Section Image: Speaker panel at the Supply Chain Summit

Innovation Week: Demystifying Sustainability with Thought Leadership Across Energy, Supply Chain and Management

The TCU Neeley School of Business welcomed industry leaders, scholars and policymakers to Innovation Week for three events steeped in identifying sustainability solutions from human capital to energy resiliency across the value chain.

May 05, 2023

By Amber Billops

In the second consecutive year of Innovation Week, the TCU Neeley School of Business continues to elevate its wide array of thought leadership on impactful business trends in a concentrated opportunity for stakeholder engagement over several days. This year’s Innovation Week events explored the theme “Demystifying Sustainability."

To demonstrate that sustainability is not just about ‘going green’, the business school organized around three activations for Innovation Week – the TCU Global Energy Symposium hosted by the Ralph Lowe Energy Institute, the Supply Chain Summit hosted by the Center for Supply Chain Innovation and the final Spring 2023 Tandy Executive Speaker Series.

The three events covered a broad range of sustainability topics including varied methods used to power the world, establishing fresh business ventures, facilitating organizational change and the impact on human capital across industries. Each of the events featured a series of panel discussions, keynote speakers and networking opportunities, attracting industry-leading professionals, scholars and policymakers from around the world.

The week opened with the Center for Supply Chain Innovation hosting a deep-dive discussion on sustainability with leaders in geographic information systems (GIS). The Supply Chain Summit included thought leaders from BNSF Railway, Uber Freight, Southwest Airlines, Boeing Global Services, Esri and others.

Supply Chain Panelists Maasha Kay, La Quita Odomore, Farah Lawler, Kim Smith and Demond Dortch

In the panel on “Sustainability through the Supply Chain,” speakers explored the complex links between energy production, transportation, and consumption, emphasizing the need for a holistic approach to sustainability that considers the entire value chain. They discussed the importance of transparency, accountability, and stakeholder engagement in promoting sustainable practices.

During the panel on “Diversity in Transportation and Supply Chain,” the conversation focused on improving global supply chains from end to end by developing talented professionals and fostering innovation.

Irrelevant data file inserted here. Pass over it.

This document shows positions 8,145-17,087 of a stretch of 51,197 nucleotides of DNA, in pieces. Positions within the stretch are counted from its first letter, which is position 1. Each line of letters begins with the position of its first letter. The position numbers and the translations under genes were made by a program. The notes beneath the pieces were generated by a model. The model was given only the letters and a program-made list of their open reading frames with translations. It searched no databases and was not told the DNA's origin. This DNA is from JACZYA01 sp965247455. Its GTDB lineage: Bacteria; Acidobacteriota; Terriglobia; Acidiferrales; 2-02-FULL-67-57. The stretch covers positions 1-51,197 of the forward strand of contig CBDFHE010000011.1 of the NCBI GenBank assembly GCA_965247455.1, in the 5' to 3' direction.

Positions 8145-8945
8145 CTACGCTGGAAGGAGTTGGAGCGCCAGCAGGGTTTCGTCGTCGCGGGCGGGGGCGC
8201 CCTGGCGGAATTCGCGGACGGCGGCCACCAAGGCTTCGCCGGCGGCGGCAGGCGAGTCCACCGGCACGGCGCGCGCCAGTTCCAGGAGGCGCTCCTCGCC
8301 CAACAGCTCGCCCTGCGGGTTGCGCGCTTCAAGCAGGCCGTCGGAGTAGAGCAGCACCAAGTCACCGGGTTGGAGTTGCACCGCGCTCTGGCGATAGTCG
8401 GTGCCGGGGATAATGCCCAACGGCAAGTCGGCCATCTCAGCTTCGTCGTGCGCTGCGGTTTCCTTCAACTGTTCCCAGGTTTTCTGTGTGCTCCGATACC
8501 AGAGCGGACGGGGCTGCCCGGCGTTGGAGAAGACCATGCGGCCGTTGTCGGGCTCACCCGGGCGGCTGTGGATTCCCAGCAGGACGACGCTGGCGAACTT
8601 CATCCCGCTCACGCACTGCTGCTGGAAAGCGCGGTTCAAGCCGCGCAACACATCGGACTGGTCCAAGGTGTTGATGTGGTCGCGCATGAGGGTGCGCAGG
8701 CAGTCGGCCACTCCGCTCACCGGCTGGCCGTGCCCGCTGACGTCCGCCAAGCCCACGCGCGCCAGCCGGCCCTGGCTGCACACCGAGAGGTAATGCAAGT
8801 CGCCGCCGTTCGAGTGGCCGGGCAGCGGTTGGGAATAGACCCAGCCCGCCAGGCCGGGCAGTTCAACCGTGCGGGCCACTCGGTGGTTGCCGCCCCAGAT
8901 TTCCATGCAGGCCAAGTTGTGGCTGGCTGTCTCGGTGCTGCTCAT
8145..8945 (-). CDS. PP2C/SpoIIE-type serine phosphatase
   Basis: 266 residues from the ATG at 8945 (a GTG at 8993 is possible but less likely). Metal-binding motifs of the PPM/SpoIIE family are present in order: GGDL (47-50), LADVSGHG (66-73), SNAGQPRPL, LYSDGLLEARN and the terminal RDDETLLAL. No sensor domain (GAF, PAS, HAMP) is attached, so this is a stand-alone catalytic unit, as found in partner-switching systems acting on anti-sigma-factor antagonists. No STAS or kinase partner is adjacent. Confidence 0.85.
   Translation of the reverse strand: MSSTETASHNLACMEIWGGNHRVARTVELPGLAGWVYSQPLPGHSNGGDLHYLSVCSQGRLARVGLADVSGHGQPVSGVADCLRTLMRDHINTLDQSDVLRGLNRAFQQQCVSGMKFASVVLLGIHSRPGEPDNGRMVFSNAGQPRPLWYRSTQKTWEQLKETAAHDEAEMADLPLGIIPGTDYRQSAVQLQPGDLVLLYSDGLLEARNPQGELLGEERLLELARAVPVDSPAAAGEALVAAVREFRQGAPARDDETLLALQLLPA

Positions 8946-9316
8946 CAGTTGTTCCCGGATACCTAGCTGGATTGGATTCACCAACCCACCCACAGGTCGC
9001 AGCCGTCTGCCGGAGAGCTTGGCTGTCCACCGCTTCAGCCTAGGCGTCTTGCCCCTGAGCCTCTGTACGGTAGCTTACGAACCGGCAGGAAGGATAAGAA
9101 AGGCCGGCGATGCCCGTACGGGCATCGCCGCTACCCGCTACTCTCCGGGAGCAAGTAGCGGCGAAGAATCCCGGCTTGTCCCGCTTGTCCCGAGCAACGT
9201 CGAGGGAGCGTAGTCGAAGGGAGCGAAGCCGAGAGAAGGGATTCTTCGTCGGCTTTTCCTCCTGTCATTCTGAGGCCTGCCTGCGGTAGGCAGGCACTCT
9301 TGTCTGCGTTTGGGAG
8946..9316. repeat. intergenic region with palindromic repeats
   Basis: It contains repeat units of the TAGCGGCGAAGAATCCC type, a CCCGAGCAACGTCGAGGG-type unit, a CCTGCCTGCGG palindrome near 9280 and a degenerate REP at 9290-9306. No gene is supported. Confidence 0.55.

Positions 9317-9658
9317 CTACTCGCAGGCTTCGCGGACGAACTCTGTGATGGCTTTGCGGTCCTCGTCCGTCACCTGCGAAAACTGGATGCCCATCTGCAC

Panelist Kim Smith, the vice president of Total Quality at Boeing Global Services, said it is important to “be intentional with great leadership around the globe.”

The Global Energy Symposium drove the sustainability discussion with speakers and participants who explored the future of energy resilience through the lens of energy security, affordability and resilience.

Ann Blunzter on the Energy Panel

During the Global Energy Symposium, the institute introduced a collaboration with the Department of Defense, known as Pacific Island Energy Initiative, that involves students and faculty at TCU, OSU and other higher education institutions transferring data to experts around the country in an effort to identify viable solutions to drive the future of energy.

“When the rubber meets the road, we have to come up with solutions,” said Ann Bluntzer, executive director of the Ralph Lowe Energy Institute. “If they are not economic, we are leaving the world behind in regard to their own personal prosperity.

To close the symposium, the institute hosted the first “Legends in Energy” dinner to celebrate the achievement of key figures in the energy industry whose hard work, passion and dedication have made a lasting impact on TCU and energy resilience. The honorees included, Mary Ralph Lowe, Trevor Rees-Jones, Wil VanLoh ‘92, Barry Davis ‘84, Tom Bates and TCU Chancellor Victor Boschini.

Leaders in Energy trophies

“It’s great to be a part of such a great resource for energy students at TCU, and I hope to see a successful future for energy interactive programs,” said Luke Fravel, a junior finance major with a minor in energy. “There was a lot of good insight on the energy transition in Texas and beyond.”

Innovation Week wrapped up with the Tandy Executive Speaker Series, a long-standing Neeley School of Business event that brings a mix of North Texas business professionals together for networking and thought leadership. The featured guest was Sandra Taylor, CEO of Sustainable Business International and former SVP of Corporate Responsibility at Starbucks.

Hettie Richardson, interim dean for TCU Neeley, hosted the conversation with Taylor through a lens of what sustainability means to Taylor and her partner and client business organizations, and the topics included advice for future generations.

Taylor tackled the challenge of transforming business sustainability by decoding risks, opportunities and management priorities. She provided insights on how organizations can navigate at the intersection of profitability and societal well-being, and how sustainable practices must consider not only the impact on the planet but also the impact on people and communities. Read more here.